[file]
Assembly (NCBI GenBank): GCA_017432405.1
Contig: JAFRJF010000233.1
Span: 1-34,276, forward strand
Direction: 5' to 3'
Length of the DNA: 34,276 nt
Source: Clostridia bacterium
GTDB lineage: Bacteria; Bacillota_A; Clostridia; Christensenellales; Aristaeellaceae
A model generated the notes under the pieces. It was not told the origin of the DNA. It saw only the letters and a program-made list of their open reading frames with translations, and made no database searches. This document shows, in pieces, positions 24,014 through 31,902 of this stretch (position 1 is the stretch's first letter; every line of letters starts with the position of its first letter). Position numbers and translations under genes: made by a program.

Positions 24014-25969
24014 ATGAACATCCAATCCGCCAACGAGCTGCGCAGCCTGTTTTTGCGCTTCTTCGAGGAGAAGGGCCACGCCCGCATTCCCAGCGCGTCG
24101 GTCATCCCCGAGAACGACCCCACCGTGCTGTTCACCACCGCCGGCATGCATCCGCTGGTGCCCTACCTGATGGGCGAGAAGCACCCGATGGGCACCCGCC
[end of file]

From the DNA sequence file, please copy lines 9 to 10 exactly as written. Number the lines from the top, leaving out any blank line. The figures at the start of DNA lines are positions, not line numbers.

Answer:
Positions 24014-25969
24014 ATGAACATCCAATCCGCCAACGAGCTGCGCAGCCTGTTTTTGCGCTTCTTCGAGGAGAAGGGCCACGCCCGCATTCCCAGCGCGTCG